Hello from a new week in Ghana!
Spending this Monday trying to plan this coming week and what I want/need to do! I am currently writing a letter to the minister of the Ministry of Gender, Child and Social Protection here in Accra, to hopefully be granted an interview with the director of the human trafficking department there. I really really hope I will get that interview, would be SOOO helpful! Other than that, this weeks will be filled with studying as usual. I am still trying to find a good location where I can sit down and study, so far it is either at home in the house or a cafe in the mall. I miss a good old library…
I thought I would share some things that I have noticed so far after my 3 weeks here, that are quite different from Sweden. Most of them positive, some a little less.
- People always say good morning, good afternoon, good evening before beginning a conversation. Took me a few days to pick that up, they must have thought I was so rude…
- The traffic here is CRAZY compared to Sweden. Everyone drives like crazy, honking to everything and nothing, and I wouldn’t say traffic rules are what decides how people drive. I’m taking both Uber, but also the local ‘bus’ called trotro which is the cheapest option. It is all the same, you kinda feel happy you are still alive when you get out of the vehicle haha! It is definitely true what they say, if you can drive in Accra you can drive anywhere in the world!
- People are so friendly and welcoming. Maybe sometimes a bit too much for a European… I love the fact that everyone talks to everyone, every house is open to everyone, people sit outside and talk and just spend time with each other. It is a whole different culture in that sense compared to Sweden, where most people just want to stay in their own corner and spend as little time as possible with strangers or interacting face to face. But the downside might be when the Uber driver says he loves you and asks to marry you after 5 minutes in the car. It happened to my roommate from Germany, it seems like she handled it well whereas I’m thinking I would’ve either freaked out and jumped out of the moving car or gotten quite angry… Neither which would be a very good solution haha, so I am happy she told me about this so that I’m prepared with a chill answer if it would happen to me. + always sit in the backseat, less risk for it to happen!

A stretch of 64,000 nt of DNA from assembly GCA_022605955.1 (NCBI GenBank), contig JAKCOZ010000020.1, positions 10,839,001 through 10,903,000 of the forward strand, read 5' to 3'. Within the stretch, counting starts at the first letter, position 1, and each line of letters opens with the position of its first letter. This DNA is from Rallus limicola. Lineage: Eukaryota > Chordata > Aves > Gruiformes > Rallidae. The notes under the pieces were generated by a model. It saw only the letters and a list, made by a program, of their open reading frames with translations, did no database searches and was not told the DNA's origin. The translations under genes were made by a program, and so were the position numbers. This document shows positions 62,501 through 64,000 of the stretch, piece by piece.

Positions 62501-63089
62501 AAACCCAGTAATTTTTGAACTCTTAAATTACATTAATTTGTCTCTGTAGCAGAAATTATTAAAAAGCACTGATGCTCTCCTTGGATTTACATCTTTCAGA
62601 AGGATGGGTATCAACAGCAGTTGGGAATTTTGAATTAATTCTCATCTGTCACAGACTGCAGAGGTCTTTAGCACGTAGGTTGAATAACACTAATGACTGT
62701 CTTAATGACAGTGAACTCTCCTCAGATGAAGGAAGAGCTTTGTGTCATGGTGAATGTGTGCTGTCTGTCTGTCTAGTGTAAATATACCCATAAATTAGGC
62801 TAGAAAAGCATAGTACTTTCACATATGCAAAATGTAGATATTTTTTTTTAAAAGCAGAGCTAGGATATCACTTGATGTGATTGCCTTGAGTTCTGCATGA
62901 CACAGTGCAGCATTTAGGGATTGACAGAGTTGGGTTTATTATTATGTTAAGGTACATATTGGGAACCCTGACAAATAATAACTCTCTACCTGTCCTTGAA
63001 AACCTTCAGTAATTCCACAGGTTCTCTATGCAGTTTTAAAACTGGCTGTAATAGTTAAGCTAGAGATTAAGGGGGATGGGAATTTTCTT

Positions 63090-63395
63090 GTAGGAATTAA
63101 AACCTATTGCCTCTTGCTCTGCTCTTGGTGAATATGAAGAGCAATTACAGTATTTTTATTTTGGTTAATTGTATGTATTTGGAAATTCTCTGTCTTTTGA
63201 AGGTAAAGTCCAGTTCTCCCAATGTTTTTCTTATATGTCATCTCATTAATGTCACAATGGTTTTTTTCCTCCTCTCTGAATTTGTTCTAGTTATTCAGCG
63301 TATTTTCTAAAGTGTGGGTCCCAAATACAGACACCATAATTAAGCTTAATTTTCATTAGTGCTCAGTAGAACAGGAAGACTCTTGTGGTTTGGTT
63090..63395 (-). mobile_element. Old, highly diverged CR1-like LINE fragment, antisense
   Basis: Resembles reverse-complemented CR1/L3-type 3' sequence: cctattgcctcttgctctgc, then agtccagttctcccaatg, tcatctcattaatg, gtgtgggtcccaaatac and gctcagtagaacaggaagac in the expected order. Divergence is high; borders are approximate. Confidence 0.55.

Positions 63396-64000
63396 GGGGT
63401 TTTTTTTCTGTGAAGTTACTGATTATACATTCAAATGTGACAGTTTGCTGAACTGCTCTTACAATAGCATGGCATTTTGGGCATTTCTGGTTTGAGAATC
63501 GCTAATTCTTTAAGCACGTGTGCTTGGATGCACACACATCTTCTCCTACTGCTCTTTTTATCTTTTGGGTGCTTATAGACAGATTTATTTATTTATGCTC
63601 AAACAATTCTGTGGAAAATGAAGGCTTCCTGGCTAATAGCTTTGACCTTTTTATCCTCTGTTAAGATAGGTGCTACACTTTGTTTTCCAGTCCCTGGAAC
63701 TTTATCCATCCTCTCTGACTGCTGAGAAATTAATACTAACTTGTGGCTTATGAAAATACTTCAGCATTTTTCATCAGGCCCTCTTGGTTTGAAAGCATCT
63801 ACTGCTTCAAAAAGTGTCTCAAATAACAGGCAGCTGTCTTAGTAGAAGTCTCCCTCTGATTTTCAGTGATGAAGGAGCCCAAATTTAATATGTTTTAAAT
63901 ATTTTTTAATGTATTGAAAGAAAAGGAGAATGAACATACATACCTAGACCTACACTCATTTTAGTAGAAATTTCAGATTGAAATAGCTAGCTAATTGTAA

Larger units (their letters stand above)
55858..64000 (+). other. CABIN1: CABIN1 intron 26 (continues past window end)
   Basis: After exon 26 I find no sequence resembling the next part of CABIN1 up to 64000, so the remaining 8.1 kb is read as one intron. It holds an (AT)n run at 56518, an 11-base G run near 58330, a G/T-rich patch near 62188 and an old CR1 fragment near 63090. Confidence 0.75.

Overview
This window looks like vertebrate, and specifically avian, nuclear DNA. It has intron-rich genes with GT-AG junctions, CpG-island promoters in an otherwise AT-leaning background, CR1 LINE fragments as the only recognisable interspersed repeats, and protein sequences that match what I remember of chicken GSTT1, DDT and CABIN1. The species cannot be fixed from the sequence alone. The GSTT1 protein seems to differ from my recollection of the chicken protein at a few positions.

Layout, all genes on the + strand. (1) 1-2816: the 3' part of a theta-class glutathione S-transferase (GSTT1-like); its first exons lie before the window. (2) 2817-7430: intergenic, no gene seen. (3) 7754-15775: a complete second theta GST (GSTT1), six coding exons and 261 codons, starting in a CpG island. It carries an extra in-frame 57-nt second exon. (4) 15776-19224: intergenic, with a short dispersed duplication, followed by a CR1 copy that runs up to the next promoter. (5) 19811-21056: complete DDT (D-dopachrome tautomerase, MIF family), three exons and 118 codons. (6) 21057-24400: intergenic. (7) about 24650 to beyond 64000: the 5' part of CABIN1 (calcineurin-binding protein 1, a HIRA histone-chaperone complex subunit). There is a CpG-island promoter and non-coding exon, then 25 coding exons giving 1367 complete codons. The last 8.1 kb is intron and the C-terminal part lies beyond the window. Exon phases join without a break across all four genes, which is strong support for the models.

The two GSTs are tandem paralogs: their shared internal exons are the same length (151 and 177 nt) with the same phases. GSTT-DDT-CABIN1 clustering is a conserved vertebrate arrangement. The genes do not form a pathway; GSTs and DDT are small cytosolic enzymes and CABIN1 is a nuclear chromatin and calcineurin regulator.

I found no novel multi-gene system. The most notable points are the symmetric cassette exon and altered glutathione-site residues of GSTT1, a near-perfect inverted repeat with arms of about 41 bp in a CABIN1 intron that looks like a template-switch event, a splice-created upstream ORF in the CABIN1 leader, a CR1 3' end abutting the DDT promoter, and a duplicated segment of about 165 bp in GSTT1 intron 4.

- Obruni – white man. This is the main word Ghanaians use to get my attention on the street. At first, I found it to be a bit strange and felt uncomfortable, but after discussing it with some Ghanaian friends I’ve understood that it is not an insult or a bad word per se. As I connected it to be, like if someone would call black man after a Ghanaian on the streets in Sweden – we all know what would happen then.
- Goats, chickens, lizards, cockroaches, (huge) spiders and dogs are everywhere. In our yard by the house some chickens from the houses around daily come for a stroll, it freaked me out at first but now I kinda like it! Regarding the spiders, I killed one my first week here, but now I have named the one in my room because I consider him my roommate! Can’t say for sure if I like having him there just because, or if it is because seeing him in his usual spot calms me knowing that at least then he is not in my bed!